St Mary sits in the shadow of the cathedral, surrounded by beautiful gardens and houses, some half-timbered and some of Georgian brick. The churchyard is filled with a fine collection of trees, including one of the best cedars of Lebanon I’ve seen.
Given all this, it’s a shame that the church doesn’t really live up to its surroundings. True, the west tower is quite nice: solid and square, with a stocky 14th century spire rising from amongst four little battlemented pepper-pots on the corners. This aside, the exterior is surprisingly unprepossessing: over-restored, and very plain.
However, enter the porch and you are suddenly confronted with something that completely confounds this impression. The north door within is a masterpiece of transitional sculpture: the sort of thing that a parish church will only really get if it has access to a cathedral or abbey workshop.
On either side of the door are slender responds with capitals in the form of bunches of leaves. These responds are framed by groups of three detached shafts, tied together about half-way up their height by horizontal bands, each of which again has that lovely leaf-carving at the top. Above that is a horizontal ledge decorated with nailheads, from which springs the arch itself. Around the outer edge is another line of nailhead moulding.
Within that is an arch of an unusual design comprising deeply undercut chevrons with an unbroken line threading behind them. The innermost line of moulding is of shallow diamond-shaped recesses, curving round the top of the tympanum like the grains in an ear of corn. For this magnificent portal, we have to thank Bishop Eustace, who rebuilt a church here during his reign between 1198 and 1215. Eustace was, incidentally, one of the many Bishops of Ely who have combined their ecclesiastical role with great temporal power: the viceregal power the bishops exercised over the Isle of Ely must have come easily to someone who was Lord Chancellor of England when he took up the see.
Sadly, nothing in the interior quite lives up to this glorious entrance. The nave of seven bays is contemporaneous with the doorway, but very plain: the round columns are topped with a variety of capitals, some zigzagged and some scalloped, but none catch the eye. There is a hint of richness in the several-layered moulding over the arches themselves, I suppose. Above the arcades there is a Perpendicular clerestory and a Victorian roof.
I liked the modern font. It is made of Purbeck marble, and is very severe. The bowl is square, and each face is decorated by three trefoil arches shallowly carved into the stone, though the shapes are almost more like warding figures than simple arches. I was also intrigued by a structure sitting on top of the easternmost bay of the north arcade. It looks almost like the top of a parclose screen: two wooden beams with struts between them rest on the capitals, forming a frame on top of which sits a panel of wood with blind arcading carved onto it. In fact, it is the remant of a case for an organ which was destroyed in the twentieth century and replaced by an electric one (thanks to Andy of Soham for this titbit).
Off the south aisle there is a pleasant small Early English chapel from the 13th century, dedicated to the Holy Trinity. It is separated from the aisle by low arches, and there is a good set of triple lancets in the east window. The double piscina is faintly reminiscent of the famous ones at Longstanton St Michael and Histon: the shape of the arch is different and less elaborate, but there is the same piped-icing quality to the moulding.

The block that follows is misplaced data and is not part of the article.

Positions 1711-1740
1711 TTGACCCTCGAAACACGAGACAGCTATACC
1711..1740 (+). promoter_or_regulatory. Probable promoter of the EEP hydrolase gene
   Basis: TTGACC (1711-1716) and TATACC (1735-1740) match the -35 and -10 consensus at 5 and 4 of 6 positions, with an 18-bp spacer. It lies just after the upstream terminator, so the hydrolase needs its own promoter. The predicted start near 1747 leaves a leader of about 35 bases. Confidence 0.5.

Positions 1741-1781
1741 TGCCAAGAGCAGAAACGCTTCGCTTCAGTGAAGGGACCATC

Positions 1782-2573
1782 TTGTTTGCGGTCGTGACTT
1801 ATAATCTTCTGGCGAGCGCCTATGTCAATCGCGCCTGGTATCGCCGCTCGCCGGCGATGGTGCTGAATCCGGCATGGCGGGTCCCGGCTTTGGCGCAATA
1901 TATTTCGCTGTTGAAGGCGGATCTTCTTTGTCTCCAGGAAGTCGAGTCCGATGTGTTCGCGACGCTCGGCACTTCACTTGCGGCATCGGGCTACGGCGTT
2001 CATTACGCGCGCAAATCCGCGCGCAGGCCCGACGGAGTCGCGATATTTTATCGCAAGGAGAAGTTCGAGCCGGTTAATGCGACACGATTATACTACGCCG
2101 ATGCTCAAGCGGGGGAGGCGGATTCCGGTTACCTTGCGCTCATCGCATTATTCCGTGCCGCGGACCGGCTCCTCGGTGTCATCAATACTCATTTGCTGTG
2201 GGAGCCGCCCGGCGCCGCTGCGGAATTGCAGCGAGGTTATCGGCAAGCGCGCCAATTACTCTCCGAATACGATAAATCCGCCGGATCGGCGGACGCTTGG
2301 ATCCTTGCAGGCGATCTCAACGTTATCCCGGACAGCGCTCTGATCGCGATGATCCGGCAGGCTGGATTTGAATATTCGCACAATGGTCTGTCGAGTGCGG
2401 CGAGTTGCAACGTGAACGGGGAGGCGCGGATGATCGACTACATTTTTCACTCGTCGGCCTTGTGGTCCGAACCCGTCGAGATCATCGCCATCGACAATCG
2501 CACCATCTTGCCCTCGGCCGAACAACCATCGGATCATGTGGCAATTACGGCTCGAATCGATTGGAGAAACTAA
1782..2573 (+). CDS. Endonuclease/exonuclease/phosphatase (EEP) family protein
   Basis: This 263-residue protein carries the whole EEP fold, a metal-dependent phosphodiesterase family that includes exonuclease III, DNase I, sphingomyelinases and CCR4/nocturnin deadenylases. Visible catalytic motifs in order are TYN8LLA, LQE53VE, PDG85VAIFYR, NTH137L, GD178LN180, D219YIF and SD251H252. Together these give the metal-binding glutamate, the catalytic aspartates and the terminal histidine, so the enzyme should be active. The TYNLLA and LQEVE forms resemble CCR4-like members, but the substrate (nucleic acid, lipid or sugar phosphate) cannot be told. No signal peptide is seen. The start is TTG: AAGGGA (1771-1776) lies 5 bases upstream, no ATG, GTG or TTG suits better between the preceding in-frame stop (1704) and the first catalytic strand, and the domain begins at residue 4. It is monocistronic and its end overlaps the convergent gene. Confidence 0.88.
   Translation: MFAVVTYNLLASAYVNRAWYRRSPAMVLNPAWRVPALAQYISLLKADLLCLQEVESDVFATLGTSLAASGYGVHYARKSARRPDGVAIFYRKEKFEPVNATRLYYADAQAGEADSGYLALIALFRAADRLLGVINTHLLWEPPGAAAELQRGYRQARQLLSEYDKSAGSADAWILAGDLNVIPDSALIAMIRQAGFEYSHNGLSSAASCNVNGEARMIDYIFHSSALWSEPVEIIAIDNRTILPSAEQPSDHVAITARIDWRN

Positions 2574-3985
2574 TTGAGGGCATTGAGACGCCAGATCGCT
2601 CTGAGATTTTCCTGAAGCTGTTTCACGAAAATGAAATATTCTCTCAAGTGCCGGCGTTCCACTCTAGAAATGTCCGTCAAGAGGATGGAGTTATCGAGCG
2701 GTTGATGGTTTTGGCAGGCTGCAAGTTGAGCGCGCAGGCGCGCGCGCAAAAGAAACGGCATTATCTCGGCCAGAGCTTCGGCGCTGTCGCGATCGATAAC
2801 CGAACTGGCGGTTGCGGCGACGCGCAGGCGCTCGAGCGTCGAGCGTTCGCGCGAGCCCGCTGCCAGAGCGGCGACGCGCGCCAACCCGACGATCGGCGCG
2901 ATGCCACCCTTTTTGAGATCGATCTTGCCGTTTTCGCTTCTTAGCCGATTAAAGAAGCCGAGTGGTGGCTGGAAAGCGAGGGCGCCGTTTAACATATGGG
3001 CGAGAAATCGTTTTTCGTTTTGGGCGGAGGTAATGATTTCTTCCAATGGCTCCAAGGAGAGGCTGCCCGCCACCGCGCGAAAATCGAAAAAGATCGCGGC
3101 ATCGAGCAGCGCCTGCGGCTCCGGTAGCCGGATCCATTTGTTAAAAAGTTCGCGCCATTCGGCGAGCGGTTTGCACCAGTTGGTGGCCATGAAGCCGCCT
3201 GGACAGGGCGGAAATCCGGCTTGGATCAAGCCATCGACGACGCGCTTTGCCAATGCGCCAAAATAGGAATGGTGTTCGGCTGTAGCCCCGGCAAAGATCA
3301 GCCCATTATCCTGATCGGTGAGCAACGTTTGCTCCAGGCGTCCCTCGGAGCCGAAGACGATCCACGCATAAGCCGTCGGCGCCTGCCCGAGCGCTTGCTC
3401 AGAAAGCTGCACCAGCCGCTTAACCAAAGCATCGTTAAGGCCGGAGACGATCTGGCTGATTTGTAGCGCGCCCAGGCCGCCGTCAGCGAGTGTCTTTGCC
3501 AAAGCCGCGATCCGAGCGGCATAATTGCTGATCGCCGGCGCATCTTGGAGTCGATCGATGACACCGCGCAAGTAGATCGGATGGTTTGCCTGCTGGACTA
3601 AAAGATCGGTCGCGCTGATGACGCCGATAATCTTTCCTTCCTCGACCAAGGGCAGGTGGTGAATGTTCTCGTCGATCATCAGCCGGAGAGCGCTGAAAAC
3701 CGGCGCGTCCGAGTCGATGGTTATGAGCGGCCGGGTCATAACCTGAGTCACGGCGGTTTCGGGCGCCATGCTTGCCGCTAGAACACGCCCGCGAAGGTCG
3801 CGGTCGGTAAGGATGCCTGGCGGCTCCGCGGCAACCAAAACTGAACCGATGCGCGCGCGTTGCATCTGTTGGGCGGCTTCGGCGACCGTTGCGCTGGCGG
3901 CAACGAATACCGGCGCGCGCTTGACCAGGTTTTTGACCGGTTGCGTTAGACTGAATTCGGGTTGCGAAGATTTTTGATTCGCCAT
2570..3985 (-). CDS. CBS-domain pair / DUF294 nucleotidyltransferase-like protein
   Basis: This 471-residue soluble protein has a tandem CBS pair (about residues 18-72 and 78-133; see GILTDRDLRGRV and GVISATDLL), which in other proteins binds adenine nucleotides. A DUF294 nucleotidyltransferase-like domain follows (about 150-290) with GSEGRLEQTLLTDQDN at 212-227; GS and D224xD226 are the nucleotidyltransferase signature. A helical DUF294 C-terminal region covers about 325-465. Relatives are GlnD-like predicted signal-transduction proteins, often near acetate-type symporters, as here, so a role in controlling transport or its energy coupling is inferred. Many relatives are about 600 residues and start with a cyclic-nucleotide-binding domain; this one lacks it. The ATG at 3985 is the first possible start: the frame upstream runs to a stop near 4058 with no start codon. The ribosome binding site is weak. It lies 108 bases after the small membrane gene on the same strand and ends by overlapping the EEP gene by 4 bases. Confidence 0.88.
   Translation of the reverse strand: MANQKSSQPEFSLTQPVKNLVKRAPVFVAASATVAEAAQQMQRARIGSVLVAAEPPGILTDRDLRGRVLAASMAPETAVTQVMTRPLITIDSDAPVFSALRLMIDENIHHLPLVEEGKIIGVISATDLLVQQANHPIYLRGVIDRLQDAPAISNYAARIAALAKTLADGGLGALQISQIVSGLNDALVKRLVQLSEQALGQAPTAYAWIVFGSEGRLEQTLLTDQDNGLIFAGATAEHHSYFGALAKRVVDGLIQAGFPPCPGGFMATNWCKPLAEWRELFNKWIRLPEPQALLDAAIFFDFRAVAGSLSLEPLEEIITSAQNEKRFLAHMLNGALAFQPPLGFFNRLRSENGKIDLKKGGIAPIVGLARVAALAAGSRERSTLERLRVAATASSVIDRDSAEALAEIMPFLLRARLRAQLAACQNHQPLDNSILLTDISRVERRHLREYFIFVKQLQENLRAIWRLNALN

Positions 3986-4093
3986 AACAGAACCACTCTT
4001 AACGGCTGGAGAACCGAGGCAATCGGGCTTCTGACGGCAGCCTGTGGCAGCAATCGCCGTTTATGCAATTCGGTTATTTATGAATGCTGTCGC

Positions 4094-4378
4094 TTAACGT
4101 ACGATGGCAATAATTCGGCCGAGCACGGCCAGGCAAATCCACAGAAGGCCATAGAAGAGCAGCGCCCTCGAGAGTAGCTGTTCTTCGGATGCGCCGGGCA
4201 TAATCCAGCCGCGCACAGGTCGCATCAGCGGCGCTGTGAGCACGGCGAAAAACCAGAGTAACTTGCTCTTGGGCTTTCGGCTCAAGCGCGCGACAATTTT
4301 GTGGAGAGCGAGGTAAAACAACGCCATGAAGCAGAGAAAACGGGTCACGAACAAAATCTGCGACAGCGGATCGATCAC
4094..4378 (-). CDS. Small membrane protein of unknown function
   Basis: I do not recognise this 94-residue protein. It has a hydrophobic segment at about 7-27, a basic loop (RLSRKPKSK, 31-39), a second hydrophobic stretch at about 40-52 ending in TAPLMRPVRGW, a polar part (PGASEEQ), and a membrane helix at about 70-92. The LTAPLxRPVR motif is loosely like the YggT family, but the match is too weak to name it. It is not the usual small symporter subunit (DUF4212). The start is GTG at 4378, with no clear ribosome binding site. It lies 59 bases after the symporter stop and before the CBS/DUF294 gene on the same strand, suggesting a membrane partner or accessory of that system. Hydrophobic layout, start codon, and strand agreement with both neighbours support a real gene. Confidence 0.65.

The chancel is a bit of a puzzle to me, I’m afraid. Pevsner says that it is Early English, but I think it might be older; a survival from the Norman building that stood here before Bishop Eustace rebuilt the nave. My main reason for this is the fenestration: in addition to the familiar sight of Perpendicular windows inserted into self-evidently earlier walls, there are a couple of Transitional windows which also seem to have been inserted. In the south wall is another set of double piscina, and there are some sedilia next to it under an arch that breaks the line of a string-course that runs around the level of the windowsills.
I still felt faintly disappointed, though: it was all rather dull. This church sat right under the noses of the Bishops of Ely, who were happy to lavish money on gorgeous buildings elsewhere. Why didn’t they want to decorate this church on their doorstep? As it is, the church feels somewhat snubbed: perhaps there’s a hint of ancient bad blood between town and abbey to be inferred from the plainness of this church.
On the day we visited, we were followed around by a rather forbidding guardian, who didn’t seem interested in talking to us about the building but was definitely keeping an eye on us to make sure we behaved. I tend to feel nervous about making my audio-notes when I’m being listened to, so I hurried outside to finish off in the churchyard.
Walking around the west tower, I found a stone tablet on the south face commemorating the sad end of the leaders of the 1816 Littleport Riots (which, as it happened, we had just been finding out about in Littleport up the road). Many of the rioters were transported, but the ringleaders were sentenced to death at a special assizes here in Ely, and executed on the 28th of June, 1816. William Beamis, George Crow, John Dennis, Isaac Harley and Thomas South are so commemorated, and the plaque reads: ‘May their awful fate be a warning to others’
Ely St Mary is usually kept open.